September 15, 2003

PREMATURE IRAQIFICATION: Reuel Marc Gerecht warns against getting out of Iraq too soon. I think he’s right. So do both Oxblog and Colin Powell. And, in a not-entirely-cheerful take on the Iraq situation, Jim Dunnigan observes that the Ba’ath remnants are counting on us giving up too soon:

What is going on in Iraq is a continuation of the civil war between the Sunni Arabs and the other groups (who are 80 percent of the population), with coalition troops doing most of the fighting. The coalition prefers it that way, for the alternative is Shia, Kurd and Sunni Arab militias fighting it out.

Defeating the Sunni Arabs and its Baath Party organization won’t be easy, for many Sunni Arabs have a major incentive to resist. They realize that once a democratic vote is held, the Shia will be in charge and they will proceed to insure that Shia get the economic benefits long monopolized by the Sunni Arabs. By attacking rebuilding efforts and oil production, Baath believes it can trigger an uprising by Shia militias, increased fighting throughout the country and eventual withdrawal of coalition forces. In a civil war, Baath could take over again. Now if this sounds far fetched, it’s not much different than any of the other schemes Baath has gotten behind over the past half century.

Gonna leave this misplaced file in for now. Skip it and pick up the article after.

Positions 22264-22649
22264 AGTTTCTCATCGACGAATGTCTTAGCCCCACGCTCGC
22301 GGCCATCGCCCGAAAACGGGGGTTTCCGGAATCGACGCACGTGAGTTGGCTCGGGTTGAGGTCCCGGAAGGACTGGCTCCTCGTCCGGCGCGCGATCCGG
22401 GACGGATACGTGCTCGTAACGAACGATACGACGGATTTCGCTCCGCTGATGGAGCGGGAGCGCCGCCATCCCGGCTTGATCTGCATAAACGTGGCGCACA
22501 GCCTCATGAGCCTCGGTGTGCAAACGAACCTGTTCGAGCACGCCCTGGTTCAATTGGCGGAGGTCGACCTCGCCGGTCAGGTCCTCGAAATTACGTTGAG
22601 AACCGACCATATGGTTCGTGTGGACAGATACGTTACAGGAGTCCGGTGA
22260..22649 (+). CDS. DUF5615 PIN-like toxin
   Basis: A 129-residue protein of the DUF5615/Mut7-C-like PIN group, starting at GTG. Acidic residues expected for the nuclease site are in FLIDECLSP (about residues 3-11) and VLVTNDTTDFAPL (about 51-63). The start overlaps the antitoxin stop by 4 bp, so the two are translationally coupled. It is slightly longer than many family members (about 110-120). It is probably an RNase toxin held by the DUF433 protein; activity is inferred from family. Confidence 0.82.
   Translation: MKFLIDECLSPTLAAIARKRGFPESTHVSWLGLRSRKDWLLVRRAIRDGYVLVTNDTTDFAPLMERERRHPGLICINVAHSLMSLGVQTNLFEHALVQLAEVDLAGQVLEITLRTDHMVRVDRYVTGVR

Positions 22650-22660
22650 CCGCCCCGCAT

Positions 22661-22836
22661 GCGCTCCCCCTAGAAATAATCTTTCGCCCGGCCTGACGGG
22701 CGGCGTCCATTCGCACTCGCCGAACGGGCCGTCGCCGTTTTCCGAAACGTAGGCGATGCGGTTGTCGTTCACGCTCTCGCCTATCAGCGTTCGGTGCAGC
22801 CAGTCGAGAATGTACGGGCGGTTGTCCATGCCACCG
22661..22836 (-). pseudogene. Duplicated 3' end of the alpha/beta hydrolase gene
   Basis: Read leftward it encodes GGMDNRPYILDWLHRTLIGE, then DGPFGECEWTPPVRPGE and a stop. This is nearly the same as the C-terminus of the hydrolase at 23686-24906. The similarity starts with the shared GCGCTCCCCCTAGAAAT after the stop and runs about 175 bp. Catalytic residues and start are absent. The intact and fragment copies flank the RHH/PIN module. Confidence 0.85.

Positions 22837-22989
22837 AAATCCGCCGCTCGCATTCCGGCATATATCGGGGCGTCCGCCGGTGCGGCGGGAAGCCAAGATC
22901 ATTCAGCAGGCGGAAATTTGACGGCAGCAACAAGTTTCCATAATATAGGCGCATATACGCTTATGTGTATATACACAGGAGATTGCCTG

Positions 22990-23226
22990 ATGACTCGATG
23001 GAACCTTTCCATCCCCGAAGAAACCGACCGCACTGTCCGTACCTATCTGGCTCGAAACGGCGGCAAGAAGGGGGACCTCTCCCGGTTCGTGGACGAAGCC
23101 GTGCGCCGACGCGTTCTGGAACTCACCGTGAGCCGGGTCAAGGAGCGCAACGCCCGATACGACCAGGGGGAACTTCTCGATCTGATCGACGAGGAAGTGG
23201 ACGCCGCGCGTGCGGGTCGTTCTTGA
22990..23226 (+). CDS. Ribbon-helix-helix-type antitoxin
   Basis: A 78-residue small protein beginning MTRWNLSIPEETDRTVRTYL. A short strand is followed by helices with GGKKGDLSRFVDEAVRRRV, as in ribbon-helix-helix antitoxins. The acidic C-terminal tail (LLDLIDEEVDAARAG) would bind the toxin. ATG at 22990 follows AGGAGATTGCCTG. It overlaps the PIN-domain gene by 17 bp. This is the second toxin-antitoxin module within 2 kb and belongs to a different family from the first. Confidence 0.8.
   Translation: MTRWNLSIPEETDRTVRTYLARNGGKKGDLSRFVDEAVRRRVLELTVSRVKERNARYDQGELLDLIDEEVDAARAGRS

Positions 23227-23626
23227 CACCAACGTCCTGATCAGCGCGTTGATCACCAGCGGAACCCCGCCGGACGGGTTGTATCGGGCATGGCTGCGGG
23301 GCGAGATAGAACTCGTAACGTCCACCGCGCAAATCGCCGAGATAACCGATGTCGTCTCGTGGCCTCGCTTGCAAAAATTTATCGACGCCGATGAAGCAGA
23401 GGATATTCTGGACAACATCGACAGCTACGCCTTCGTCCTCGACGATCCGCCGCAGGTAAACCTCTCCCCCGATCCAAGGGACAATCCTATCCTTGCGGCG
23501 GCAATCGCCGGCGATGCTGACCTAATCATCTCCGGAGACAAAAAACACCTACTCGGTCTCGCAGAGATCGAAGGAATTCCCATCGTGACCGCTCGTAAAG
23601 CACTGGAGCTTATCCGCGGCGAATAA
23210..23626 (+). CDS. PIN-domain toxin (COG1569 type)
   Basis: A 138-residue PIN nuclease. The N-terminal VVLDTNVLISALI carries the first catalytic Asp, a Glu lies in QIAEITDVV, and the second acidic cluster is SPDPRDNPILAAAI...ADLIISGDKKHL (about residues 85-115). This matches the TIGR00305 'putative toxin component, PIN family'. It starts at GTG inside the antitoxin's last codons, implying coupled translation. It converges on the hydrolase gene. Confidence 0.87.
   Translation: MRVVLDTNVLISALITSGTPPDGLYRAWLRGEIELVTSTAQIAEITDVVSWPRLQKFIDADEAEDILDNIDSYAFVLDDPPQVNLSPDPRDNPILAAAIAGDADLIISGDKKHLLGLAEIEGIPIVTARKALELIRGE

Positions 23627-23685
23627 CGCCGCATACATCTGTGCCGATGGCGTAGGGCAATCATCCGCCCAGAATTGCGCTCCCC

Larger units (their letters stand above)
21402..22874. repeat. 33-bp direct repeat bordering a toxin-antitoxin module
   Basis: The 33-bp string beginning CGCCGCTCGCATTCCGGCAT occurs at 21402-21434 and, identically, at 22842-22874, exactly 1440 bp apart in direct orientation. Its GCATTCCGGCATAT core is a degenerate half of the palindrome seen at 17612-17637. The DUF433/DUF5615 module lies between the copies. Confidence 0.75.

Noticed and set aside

Dunnigan goes on to suggest that a year of this sort of effort will reduce the Ba’ath holdouts to the level of other criminal gangs in the area. I’d say that if Baghdad in 2004 looks like Chicago in 1934, that’ll be a success.

UPDATE: A reader suggests organizing Shia militias under U.S. supervision and “quartering them” upon the Sunni population. Such an approach would likely end Sunni resistance, along with a lot of Sunnis, but in fact the situation isn’t nearly bad enough to require such strong methods, nor is it likely to be. But the classic approach would be to do just that — organize a big and not-terribly-restrained force of hostile ethnic or religious groups and turn them loose. It works, but it’s not pretty.

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